The debate over news and new media is too often tribal. And though it may make for lively debate, tribalism impairs judgment. Yesterday, Jeff Bercovici blamed a 21-year-old stringer for the violent deaths of 24 people, including seven United Nations workers in riots in Afghanistan, after AFP published his account of a Koran-burning in Florida by Terry Jones, the unhinged pastor. The context, according to Bercovici: the report went against an informal media consensus to ignore Jones’s antics. This has been rebutted elsewhere, so I won’t go into detail on it. But there is a basic problem in arguing that journalism – communicating information about something that happened – is by definition a provocation, or that people looking to provoke, and people susceptible to provocation, won’t find some instrument to express themselves no matter what AFP does. In addition, old media is not a cartel; media outlets cannot collectively agree to “disappear” an event any more than investment banks can all agree buy stocks in order to make the market go up. And if they could, what standards are they supposed to use?

But there’s another issue here. This post – which took shots at Jay Rosen and Jeff Jarvis – was also reminiscent of Bill Keller’s attack on Arianna Huffington and the Huffington Post. As Bercovici’s subject was citizen journalism – or journalism outside the old media cartel and its values and standards – Keller’s subject was aggregation. The problem here is that “aggregation” wasn’t Arianna’s idea. It is a technological and economic feature of the web as it currently exists. It’s very easy to set up a website or an app and pull in content from many sources. This is a useful service. Sometimes this occurs illegally, and/or without permission, and the HuffPo has done some things with NYT content that the NYT doesn’t appreciate. But if that’s really the problem, a magazine column isn’t the place to deal with it.

By personalizing the issue, Keller trivialized it. Aggregation is a force that that legacy media must grapple with. (Indeed, the NYT does some aggregating of its own.) Markets, technology, clicks and eyeballs aren’t personal. Attacking individuals instead of acknowledging this reality is unserious. The problem here is oversimplifying and anthropomorphizing complex forces, putting a human face on uncontrollable trends the writer disdains. This a common feature of politics – which should tell you something. It’s a terrible way to do journalism. For journalists, anecdotes can carry great power, but in each of these instances the anecdote collapses under the weight of the subject it’s supposed to exemplify. The broader problem here is viewing new media from a position that is simultaneously both defensive and dismissive. That is not a good frame of mind to bring to bear on a rapidly emerging global economic and social phenomenon. The forces being unleashed by new media and social media are formidable. And for journalists, worthy of respect and a sincere effort to understand them. Even if they piss you off.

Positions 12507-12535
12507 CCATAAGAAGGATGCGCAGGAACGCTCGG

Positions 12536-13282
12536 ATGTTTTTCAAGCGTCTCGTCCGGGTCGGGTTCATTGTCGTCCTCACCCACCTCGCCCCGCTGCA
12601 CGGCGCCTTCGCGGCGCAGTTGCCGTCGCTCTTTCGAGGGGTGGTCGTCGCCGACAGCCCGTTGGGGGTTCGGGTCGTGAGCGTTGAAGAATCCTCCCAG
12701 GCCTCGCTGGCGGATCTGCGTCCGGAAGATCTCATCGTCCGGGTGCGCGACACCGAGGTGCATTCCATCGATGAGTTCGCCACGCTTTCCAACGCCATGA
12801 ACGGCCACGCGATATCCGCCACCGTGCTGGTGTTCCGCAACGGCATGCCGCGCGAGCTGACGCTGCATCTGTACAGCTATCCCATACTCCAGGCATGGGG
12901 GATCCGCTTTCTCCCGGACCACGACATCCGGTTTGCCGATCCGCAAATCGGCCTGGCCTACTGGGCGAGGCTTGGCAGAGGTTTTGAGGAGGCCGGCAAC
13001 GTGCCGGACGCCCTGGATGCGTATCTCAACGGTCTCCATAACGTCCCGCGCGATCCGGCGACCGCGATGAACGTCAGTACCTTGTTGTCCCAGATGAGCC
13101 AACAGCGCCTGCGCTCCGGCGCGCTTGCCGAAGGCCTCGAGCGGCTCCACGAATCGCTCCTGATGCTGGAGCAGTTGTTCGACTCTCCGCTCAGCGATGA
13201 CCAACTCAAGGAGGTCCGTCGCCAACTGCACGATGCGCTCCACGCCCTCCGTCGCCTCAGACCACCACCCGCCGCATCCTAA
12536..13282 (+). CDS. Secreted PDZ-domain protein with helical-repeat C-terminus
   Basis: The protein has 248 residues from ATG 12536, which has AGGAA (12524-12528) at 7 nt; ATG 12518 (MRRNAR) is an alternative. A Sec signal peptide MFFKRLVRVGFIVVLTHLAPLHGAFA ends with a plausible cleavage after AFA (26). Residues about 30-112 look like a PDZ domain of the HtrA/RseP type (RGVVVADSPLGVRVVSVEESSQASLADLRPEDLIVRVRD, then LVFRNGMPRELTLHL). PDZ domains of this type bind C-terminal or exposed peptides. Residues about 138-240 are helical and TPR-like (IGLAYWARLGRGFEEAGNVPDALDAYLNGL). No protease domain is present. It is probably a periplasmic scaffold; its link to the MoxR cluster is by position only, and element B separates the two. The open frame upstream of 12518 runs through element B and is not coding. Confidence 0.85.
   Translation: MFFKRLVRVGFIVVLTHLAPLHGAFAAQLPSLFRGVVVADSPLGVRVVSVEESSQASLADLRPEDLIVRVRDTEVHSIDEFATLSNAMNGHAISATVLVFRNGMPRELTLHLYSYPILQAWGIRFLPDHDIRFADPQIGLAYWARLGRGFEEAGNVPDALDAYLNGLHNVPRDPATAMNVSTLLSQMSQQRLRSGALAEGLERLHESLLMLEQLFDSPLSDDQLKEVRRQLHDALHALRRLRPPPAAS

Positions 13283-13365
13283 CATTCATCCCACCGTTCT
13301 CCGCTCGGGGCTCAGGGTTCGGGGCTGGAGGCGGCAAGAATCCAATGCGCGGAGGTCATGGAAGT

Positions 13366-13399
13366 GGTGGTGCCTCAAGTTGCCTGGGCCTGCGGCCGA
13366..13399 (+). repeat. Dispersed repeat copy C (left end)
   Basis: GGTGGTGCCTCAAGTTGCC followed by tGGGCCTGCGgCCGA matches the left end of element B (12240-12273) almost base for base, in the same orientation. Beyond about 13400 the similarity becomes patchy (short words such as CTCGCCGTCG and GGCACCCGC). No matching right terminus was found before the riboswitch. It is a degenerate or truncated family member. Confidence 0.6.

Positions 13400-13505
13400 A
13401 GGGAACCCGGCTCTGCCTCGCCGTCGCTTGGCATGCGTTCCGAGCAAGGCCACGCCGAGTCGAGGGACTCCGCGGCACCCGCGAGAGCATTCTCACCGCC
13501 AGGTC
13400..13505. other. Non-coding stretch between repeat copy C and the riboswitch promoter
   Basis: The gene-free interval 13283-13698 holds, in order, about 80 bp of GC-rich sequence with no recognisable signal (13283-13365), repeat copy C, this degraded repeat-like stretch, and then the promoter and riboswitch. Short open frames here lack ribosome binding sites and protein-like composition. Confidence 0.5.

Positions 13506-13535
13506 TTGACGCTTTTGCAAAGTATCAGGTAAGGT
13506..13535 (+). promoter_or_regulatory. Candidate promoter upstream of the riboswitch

NEW YORK - APRIL 03:  An early customer emerge...

Image by Getty Images North America via Daylife

Everybody loves – loves! – the iPad. The downside is that Apple’s new device may also be an anti-democratic force. The app-based touchscreen interface allows the creation of elegant media-consumption experiences. But it also grants the big media producers a lot of control they don’t enjoy on the open web, and limits our ability to talk back and share. At least this is what Jeff Jarvis, Dave Winer, and several other sophisticated commentators believe.

Here’s Jarvis:

It’s meant for consumption, we’re told, not creation. We also hear, as in David Pogue’s review, that this is our grandma’s computer. That cant is inherently snobbish and insulting. It assumes grandma has nothing to say. But after 15 years of the web, we know she does. I’ve long said that the remote control, cable box, and VCR gave us control of the consumption of media; the internet gave us control of its creation. Pew says that a third of us create web content. But all of us comment on content, whether through email or across a Denny’s table. At one level or another, we all spread, react, remix, or create. Just not on the iPad.